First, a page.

Nothing’s Over Like Christmas When It’s Over!
December 26, 1993 | First Presbyterian Church Orlando | Matthew 2:13-21
I forget who said it, but even if I don’t remember who said it, I do remember what was said: “Nothing is as over as Christmas when it’s over!” I suppose that’s true. We look forward to Christmas for so long that, when it has passed, there is almost an inevitable feeling of letdown. We keep hoping on hope that the Christmas spirit will have a lasting impact upon our lives and upon our world. Yet, we pick up the paper on the day after Christmas and the headlines reveal that the world’s problems still exist and most of the frustrations and difficulties of our own lives are still there as well. Little wonder that no sooner are the dishes from Christmas dinner put away than a letdown settles in upon us and carries on through the bleak mid-winter until the spring offers us a different kind of hope. In the days after Christmas many people experience such a letdown because “nothing’s over like Christmas when it’s over!”
Well, in the same way that the high expectations and lofty hopes for peace and happiness may be dashed for us by the realities of the days after Christmas, so too was the happy mood of heaven and earth dashed in the wake of Jesus’ birth. You see, in the Gospel of Matthew, the joyful account of the birth of Jesus is placed back to back against a dreadful account of murder. No sooner was Jesus born than He and His family had to flee into Egypt to escape the massacre triggered by murderous King Herod. After that first Christmas, infants were slaughtered and a homeless family had to move or die! That’s a reality I cannot shake today.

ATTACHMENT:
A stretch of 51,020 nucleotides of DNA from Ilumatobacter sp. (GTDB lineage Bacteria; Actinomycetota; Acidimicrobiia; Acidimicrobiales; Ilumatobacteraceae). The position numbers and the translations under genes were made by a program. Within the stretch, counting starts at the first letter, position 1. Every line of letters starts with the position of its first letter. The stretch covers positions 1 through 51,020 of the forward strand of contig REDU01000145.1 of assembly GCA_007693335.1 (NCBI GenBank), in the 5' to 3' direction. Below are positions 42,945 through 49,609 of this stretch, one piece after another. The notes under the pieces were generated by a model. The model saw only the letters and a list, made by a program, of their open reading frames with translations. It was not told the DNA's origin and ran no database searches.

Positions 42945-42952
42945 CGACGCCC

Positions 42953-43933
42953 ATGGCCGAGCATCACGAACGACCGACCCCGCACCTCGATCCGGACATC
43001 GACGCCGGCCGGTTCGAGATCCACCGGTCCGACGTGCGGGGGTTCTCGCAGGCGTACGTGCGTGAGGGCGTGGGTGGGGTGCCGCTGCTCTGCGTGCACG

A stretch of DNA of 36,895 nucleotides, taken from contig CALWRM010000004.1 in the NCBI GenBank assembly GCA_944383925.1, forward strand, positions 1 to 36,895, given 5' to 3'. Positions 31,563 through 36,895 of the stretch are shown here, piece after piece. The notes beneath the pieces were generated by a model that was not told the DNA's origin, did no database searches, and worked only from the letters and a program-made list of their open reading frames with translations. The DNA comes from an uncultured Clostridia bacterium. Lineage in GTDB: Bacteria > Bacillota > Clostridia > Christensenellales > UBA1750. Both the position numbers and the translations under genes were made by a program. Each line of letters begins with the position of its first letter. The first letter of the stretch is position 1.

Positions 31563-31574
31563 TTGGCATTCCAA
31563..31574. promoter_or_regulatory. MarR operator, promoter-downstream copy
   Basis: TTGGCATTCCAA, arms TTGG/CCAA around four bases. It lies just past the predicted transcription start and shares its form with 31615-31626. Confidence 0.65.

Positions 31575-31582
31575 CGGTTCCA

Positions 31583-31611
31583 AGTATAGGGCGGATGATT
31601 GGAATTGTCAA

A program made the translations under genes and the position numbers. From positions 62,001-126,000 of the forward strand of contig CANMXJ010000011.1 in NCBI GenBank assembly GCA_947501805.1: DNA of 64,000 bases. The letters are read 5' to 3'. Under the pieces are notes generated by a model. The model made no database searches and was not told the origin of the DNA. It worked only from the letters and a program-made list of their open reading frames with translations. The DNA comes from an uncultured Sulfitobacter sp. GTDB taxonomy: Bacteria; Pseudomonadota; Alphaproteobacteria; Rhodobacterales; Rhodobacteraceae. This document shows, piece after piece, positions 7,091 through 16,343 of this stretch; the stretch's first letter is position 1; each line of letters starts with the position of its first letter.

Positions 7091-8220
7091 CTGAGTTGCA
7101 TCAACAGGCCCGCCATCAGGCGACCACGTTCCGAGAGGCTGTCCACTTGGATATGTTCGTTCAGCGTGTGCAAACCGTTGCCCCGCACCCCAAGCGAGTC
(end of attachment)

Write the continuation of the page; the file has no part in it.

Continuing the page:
If you were to travel to Bethlehem and stand in Manger Square, you would see two churches sharing a common wall built over the site where Christ was born. If you were to descend the stairs in the church on the right—the Church of the Nativity—you would see the cave-stable and the place where the manger held the newborn King. However if you were to enter the church of the left—St. Catherine’s Cathedral—and descend the stairs, you would see the spot where the children, murdered by King Herod, are buried. Think of that, please. The people of Bethlehem chose to bury those children immediately adjacent to the spot where the angels sang and the shepherds worshipped and the Son of God was born. The first Christmas was not a fantasy, a dream, a wishful and wistful escape from life’s harsh realities. Instead that first Christmas had both birth and death, joy and sorrow, laughter and tears all bound up together. Christmas is not a time of sticky-sweet sentimentalism. No, rather Christmas brings us face-to-face with the toughest questions in life. The angels were singing “Hallelujah”—and the children were being killed. That’s hard for us to accept. We are quick to talk about the manger, not so quick to speak about the shepherds and the star—we rarely mention the soldiers and the slaughter. You have heard countless sermons on what’s called “the Nativity of Christ,” but how many sermons have you heard on what is called “the Slaughter of the Innocents”?